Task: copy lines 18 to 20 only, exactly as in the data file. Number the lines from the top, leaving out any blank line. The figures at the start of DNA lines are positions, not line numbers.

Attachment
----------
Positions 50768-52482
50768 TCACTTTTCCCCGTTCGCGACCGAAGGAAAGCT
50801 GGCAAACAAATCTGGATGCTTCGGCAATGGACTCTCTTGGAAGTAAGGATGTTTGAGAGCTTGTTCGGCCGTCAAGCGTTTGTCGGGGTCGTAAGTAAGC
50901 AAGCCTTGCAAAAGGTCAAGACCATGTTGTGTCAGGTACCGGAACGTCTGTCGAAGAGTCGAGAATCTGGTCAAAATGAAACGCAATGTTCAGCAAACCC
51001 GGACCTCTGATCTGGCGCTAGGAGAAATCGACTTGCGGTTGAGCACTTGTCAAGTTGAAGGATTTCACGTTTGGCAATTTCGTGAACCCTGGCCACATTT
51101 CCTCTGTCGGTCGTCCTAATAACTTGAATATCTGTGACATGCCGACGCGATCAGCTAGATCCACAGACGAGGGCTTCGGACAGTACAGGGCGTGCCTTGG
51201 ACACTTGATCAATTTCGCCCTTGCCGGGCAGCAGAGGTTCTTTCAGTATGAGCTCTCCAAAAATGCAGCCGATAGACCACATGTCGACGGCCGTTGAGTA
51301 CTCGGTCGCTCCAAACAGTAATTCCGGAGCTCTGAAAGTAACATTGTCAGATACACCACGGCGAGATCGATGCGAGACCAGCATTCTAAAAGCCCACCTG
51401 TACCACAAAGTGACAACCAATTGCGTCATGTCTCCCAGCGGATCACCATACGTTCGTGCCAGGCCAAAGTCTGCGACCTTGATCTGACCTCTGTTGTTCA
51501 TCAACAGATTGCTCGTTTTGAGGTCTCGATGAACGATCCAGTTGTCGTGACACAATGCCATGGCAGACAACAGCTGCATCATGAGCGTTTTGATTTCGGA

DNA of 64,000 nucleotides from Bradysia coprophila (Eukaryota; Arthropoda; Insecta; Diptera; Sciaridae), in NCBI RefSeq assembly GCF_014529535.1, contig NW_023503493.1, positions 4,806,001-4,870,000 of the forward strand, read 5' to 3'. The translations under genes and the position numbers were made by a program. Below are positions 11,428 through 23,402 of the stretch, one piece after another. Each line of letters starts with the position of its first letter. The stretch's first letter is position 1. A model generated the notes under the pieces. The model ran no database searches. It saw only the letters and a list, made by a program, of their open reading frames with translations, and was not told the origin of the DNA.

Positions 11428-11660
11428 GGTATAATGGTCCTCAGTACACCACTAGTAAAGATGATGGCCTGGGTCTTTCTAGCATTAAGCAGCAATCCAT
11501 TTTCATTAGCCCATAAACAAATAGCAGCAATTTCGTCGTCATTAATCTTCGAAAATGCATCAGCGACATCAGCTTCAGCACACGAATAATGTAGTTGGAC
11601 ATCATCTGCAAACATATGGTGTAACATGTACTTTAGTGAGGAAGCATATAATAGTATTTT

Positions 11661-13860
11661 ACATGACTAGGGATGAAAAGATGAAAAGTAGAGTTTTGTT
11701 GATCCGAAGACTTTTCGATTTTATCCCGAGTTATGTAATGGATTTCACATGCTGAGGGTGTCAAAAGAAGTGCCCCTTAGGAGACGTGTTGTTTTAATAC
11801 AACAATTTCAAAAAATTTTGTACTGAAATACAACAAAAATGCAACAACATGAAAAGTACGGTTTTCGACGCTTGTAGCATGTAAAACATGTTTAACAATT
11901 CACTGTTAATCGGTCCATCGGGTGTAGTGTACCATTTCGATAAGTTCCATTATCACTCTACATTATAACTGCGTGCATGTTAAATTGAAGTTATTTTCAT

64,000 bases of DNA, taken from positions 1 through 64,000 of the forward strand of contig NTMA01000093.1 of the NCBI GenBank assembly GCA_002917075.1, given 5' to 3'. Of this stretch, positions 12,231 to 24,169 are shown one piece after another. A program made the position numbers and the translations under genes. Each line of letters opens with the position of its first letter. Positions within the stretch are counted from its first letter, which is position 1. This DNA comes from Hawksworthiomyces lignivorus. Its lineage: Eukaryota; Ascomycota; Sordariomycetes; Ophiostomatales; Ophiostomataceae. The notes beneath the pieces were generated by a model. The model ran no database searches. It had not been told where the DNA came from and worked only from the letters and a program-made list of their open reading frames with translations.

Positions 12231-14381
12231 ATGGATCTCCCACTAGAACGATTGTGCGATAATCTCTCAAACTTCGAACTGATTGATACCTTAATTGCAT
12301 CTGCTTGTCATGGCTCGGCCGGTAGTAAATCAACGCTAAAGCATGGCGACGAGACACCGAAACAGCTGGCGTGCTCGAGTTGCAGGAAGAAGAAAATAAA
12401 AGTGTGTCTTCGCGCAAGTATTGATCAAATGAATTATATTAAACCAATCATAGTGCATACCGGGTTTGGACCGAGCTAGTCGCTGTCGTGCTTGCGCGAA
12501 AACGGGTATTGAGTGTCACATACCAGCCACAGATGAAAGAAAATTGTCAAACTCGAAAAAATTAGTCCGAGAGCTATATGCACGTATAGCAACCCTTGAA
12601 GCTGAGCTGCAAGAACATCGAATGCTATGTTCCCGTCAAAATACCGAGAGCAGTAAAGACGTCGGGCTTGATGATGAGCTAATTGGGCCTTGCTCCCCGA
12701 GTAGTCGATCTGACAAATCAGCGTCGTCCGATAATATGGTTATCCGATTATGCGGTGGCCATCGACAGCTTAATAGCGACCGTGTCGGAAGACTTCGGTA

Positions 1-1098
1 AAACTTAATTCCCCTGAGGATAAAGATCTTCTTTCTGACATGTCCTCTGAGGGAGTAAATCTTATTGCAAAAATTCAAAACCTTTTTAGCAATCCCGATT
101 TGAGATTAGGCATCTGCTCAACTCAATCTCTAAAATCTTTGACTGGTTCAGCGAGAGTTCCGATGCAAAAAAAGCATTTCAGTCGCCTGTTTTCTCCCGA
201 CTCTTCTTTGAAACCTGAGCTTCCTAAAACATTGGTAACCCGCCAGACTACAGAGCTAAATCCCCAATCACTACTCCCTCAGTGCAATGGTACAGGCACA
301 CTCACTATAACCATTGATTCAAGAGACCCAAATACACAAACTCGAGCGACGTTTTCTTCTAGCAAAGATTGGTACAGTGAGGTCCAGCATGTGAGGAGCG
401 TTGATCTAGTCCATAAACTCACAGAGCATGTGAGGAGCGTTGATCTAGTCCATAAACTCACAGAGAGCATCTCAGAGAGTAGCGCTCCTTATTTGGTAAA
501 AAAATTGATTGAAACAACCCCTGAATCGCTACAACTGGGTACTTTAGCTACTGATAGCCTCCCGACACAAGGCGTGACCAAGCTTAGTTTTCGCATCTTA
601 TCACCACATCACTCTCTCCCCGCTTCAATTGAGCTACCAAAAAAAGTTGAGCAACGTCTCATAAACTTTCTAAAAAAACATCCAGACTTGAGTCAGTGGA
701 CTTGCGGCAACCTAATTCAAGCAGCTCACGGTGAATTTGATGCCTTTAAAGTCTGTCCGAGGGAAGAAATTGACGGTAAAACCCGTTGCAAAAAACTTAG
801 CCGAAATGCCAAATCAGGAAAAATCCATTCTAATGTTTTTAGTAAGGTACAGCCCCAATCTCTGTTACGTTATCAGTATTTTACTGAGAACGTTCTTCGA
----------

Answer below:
11701 GATCCGAAGACTTTTCGATTTTATCCCGAGTTATGTAATGGATTTCACATGCTGAGGGTGTCAAAAGAAGTGCCCCTTAGGAGACGTGTTGTTTTAATAC
11801 AACAATTTCAAAAAATTTTGTACTGAAATACAACAAAAATGCAACAACATGAAAAGTACGGTTTTCGACGCTTGTAGCATGTAAAACATGTTTAACAATT
11901 CACTGTTAATCGGTCCATCGGGTGTAGTGTACCATTTCGATAAGTTCCATTATCACTCTACATTATAACTGCGTGCATGTTAAATTGAAGTTATTTTCAT